About the Firefighters' Pension Scheme 1992

The Firefighters' Pension Scheme is an unfunded, occupational pension scheme. It is a national scheme with individual fire and rescue authorities responsible for its administration.

Being a member

The scheme is not open to new recruits and it is no longer possible to transfer other pension rights into the scheme.

Contributions

You contribute a percentage of your pensionable pay towards your pension. Your contribution rate is determined by your pensionable pay; if you are part-time, your pay is scaled up to its whole-time equivalent. Contribution rates are on the active member page.

Benefits
  • Pension based on service and final pay
  • Option to commute (exchange) pension for a retirement lump sum
  • Option to pay extra towards your pension
  • Ill health and injury pensions
  • Death in service lump sum
  • A pension for your surviving widow, widower or civil partner
  • Pensions for dependent children
How your pension is worked out

Your FPS pension will be based on your final average pensionable pay and your pensionable service. Pensions for different types of retirements are worked out slightly differently, but the basic idea is that:

  • Each of the first 20 years of pensionable service will be worth 1/60 of your final pay
  • Each of the following 10 years will be worth 2/60 of your final pay
  • You cannot build up more than 30 years' pensionable service, worth 40/60 of your final pay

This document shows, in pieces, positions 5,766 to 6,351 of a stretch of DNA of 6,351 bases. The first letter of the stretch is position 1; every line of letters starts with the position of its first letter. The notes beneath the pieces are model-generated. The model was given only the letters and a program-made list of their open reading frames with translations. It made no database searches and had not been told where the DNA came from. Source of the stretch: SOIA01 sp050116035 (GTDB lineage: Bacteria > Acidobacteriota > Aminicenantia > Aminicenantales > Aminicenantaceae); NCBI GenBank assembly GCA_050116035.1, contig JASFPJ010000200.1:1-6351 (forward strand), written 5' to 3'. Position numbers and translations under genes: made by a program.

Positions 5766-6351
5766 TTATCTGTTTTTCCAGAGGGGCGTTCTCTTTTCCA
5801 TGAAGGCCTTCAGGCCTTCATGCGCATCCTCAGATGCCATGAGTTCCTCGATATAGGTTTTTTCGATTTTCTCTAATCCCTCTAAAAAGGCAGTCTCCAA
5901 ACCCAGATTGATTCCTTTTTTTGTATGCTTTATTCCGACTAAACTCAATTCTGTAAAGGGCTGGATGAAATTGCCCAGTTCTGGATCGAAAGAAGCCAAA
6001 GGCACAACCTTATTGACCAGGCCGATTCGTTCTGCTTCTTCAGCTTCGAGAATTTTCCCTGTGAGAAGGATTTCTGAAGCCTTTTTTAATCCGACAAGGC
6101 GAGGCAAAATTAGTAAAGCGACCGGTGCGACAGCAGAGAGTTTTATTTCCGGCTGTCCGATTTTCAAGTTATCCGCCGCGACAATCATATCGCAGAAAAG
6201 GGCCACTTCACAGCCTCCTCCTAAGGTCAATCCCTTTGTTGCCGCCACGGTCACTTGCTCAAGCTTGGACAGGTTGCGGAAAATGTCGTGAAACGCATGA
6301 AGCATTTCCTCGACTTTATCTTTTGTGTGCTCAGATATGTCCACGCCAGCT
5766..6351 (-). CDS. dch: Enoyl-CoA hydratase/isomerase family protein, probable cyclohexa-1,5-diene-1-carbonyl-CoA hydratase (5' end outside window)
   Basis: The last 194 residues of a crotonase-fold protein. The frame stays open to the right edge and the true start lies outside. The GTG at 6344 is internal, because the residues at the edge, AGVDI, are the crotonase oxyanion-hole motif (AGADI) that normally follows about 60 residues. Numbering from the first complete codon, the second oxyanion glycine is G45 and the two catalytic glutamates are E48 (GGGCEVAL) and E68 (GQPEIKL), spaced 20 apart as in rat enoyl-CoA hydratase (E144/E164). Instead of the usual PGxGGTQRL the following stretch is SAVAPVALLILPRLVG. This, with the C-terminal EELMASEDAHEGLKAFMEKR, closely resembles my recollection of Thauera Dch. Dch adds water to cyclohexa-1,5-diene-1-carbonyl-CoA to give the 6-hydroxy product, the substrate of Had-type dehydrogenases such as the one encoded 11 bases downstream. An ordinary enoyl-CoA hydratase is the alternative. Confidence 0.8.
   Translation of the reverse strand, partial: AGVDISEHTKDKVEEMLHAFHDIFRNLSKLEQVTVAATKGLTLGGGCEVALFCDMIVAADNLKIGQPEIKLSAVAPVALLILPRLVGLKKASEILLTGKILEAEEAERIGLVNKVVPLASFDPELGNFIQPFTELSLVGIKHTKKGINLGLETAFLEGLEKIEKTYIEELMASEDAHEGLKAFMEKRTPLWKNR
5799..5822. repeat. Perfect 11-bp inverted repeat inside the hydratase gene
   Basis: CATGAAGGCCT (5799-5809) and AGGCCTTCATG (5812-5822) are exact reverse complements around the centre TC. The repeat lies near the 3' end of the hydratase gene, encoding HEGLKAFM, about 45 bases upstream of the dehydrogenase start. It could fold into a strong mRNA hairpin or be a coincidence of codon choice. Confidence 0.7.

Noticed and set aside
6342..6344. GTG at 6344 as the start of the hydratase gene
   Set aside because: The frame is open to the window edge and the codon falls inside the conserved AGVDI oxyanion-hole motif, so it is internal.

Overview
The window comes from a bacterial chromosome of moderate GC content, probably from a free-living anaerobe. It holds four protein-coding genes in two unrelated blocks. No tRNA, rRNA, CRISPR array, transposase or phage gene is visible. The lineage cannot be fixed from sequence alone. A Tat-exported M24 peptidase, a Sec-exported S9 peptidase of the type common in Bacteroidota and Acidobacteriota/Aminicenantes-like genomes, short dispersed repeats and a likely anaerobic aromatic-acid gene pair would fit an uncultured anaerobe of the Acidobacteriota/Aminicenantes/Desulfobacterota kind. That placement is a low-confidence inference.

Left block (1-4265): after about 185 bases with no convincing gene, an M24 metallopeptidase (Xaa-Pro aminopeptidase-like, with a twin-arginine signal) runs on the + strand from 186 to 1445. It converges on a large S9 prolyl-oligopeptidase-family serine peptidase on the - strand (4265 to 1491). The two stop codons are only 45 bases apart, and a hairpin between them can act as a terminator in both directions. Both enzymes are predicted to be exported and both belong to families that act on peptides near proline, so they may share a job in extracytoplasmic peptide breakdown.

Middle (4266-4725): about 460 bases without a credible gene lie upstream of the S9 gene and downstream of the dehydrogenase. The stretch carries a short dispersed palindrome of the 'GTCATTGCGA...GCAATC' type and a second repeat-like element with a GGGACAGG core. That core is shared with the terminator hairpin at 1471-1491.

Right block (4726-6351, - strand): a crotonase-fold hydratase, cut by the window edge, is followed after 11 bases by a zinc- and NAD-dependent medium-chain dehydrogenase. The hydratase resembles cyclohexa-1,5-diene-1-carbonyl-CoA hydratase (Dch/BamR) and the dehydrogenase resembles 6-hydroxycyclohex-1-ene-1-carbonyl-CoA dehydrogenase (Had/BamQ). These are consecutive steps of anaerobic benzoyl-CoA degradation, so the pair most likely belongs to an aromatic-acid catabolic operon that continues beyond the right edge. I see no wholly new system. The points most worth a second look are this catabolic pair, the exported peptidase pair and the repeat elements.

Examples Calculation
If you retire at age 55 with 30 years' pensionable service and final pay of £30,000, your pension would be: (20 x 1/60) + (10 x 2/60) x £30,000 = £20,000 a year
If you retire at age 50 with 27 years' pensionable service and final pay of £30,000, your pension would be: (20 x 1/60) + (7 x 2/60) x £30,000 = £17,000 a year
Part time service

Part time service builds up as a proportion of full time service. If you have ever worked part-time, your pension will be worked out as if you had worked whole time, and then it will be adjusted to reflect your part time service.

Your final average pensionable pay would be based on whole time pay - let's say £36,000. If you worked whole time for 20 years and half-time for 6 years, you would have calendar length service of 26 years.

Example Calculation
Your pension would be worked out as if you had worked whole time for 26 years: (20 x 1/60) + (6 x 2/60) x £36,000 = £19,200 a year
Then your calendar length service would be converted into pensionable service: 20 + (1/2 x 6) = 23 years
The whole time pension would be multiplied by pensionable service to show your yearly pension: 23/26 x £19,200.00 = £16,984.62 a year
Guides on the DCLG website

These pages from the DCLG website are no longer being updated.